Computer 512 can operate in a networked environment using logical connections to one or more remote computers, such as a remote computer(s) 544. The remote computer 544 can be a personal computer, a server, a router, a network PC, a peer device or other common network node, and typically includes many or all of the elements described above relative to the computer 512, although only a memory storage device 546 has been illustrated in FIG. 3. Remote computer(s) 544 can be logically connected via communication connection 550. Network interface 548 encompasses communication networks such as local area networks (LANs) and wide area networks (WANs) but may also include other networks. Communication connection(s) 550 refers to the hardware/software employed to connect the network interface 548 to the bus 518. Connection 550 may be internal to or external to computer 512 and include internal and external technologies such as modems (telephone, cable, DSL and wireless) and ISDN adapters, Ethernet cards and so on.

It will be appreciated that the network connections shown are examples only and other means of establishing a communications link between the computers may be used. One of ordinary skill in the art can appreciate that a computer 512 or other client device can be deployed as part of a computer network. In this regard, the subject matter disclosed herein man pertain to any computer system having any number of memory or storage units, and any number of applications and processes occurring across any number of storage units or volumes. Aspects of the subject matter disclosed herein may apply to an environment with server computers and client computers deployed in a network environment, having remote or local storage. Aspects of the subject matter disclosed herein may also apply to a standalone computing device, having programming language functionality, interpretation and execution capabilities.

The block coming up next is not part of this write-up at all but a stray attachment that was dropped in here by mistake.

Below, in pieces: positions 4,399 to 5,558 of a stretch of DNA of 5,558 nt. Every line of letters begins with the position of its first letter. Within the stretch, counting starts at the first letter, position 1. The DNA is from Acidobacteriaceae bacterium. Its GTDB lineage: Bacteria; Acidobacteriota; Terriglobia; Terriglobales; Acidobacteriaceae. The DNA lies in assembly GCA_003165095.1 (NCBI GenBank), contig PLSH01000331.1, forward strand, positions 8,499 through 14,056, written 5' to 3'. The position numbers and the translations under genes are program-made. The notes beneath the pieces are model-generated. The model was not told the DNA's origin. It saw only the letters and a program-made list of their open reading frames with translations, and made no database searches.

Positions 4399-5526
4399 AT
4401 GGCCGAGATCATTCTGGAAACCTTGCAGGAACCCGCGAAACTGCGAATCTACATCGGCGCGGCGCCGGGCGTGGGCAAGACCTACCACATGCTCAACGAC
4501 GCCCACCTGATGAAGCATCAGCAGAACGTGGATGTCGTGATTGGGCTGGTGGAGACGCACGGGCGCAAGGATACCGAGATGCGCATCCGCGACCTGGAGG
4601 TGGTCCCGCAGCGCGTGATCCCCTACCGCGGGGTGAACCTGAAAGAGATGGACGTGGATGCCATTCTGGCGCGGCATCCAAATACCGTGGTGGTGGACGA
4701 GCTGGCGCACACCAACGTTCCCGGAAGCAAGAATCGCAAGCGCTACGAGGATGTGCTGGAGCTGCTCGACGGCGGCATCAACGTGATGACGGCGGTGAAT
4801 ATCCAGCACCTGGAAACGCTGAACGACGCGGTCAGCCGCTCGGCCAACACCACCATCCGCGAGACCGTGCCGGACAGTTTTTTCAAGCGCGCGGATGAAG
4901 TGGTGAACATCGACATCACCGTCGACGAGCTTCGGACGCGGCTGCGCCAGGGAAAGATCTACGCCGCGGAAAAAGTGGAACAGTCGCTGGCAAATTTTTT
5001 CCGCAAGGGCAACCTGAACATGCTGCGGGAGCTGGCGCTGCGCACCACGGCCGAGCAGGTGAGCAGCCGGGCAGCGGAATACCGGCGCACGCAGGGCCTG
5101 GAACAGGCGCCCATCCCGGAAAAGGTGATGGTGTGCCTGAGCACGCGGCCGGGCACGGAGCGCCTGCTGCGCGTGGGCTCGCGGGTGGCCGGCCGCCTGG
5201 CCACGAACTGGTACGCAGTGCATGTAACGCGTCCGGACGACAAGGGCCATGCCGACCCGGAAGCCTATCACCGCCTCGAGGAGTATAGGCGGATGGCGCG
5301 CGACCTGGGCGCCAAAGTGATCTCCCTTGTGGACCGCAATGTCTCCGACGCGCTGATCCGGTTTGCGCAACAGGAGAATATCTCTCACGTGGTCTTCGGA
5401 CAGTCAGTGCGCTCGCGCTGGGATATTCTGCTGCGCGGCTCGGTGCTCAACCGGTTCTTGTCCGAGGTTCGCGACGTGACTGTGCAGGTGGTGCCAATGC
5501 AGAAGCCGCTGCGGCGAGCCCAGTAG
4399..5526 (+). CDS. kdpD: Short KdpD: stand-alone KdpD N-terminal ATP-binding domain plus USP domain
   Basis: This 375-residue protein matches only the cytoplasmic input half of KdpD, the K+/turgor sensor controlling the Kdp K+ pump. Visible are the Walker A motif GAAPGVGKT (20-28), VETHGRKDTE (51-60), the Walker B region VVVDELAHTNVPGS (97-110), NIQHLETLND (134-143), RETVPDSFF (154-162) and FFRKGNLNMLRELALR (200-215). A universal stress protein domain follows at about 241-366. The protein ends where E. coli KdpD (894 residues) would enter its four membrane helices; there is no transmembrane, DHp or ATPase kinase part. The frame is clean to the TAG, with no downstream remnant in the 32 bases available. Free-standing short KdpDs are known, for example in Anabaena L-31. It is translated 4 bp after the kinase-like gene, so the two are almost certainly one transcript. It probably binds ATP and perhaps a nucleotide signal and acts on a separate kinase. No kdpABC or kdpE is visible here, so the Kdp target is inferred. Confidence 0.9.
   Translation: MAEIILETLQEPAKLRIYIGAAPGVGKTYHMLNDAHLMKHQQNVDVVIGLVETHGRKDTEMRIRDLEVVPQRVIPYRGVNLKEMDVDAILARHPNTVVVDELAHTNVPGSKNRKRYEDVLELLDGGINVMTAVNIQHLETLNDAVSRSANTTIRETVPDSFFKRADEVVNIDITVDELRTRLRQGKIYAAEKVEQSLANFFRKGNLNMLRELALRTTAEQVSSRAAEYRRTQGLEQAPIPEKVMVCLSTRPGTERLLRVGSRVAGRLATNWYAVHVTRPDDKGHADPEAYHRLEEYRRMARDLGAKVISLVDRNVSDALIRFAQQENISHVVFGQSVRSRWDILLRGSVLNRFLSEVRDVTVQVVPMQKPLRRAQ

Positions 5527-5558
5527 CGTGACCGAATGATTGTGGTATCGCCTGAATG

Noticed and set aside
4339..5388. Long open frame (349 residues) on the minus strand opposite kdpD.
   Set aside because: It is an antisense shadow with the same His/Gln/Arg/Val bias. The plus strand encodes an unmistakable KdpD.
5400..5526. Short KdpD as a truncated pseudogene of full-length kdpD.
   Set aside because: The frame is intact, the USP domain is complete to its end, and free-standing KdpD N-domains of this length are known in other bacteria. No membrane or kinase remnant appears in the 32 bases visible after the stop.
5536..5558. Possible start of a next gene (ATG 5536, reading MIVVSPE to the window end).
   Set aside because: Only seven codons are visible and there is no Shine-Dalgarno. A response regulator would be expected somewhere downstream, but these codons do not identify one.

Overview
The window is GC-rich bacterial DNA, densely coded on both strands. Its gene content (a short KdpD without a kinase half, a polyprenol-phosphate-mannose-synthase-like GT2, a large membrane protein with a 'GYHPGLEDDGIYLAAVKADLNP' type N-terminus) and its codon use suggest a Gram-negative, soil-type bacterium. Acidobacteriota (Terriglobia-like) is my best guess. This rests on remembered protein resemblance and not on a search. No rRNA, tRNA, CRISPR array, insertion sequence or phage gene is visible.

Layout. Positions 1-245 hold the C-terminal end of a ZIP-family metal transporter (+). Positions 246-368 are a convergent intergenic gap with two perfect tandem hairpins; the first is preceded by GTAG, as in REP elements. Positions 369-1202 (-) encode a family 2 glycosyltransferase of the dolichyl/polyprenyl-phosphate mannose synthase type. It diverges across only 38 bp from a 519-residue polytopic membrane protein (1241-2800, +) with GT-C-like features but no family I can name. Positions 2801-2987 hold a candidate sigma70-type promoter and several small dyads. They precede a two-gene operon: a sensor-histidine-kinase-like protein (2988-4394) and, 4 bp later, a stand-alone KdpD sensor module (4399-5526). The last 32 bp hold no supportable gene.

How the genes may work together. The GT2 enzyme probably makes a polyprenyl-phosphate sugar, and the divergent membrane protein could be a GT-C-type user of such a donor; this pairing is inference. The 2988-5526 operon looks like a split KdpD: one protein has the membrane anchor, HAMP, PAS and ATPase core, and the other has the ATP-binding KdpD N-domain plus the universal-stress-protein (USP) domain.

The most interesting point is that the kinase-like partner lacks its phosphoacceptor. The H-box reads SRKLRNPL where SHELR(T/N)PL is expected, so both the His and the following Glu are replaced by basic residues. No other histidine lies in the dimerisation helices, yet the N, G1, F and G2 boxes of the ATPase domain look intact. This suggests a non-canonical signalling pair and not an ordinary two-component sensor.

It should be emphasized that the above-described embodiments of the present disclosure are merely possible examples of implementations, merely set forth for a clear understanding of the principles of the disclosed systems and methods. Many variations and modifications may be made to the above-described embodiment(s) without departing substantially from the disclosed principles of the systems and methods. All such modifications and variations are intended to be included herein within the scope of this disclosure and the present disclosure and protected by the following claims.

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Classifications
U.S. Classification348/184
International ClassificationH04N17/00
Cooperative ClassificationG06T7/0018, G06T2207/20076, H04N17/002
European ClassificationH04N17/00C
Legal Events
DateCodeEventDescription
Dec 31, 2008ASAssignment
Owner name: VERINT SYSTEMS LTD., ISRAEL
Free format text: ASSIGNMENT OF ASSIGNORS INTEREST;ASSIGNORS:KIRO, SHMUEL;HOROVITZ, ITSIK;REEL/FRAME:022046/0860
Effective date: 20081223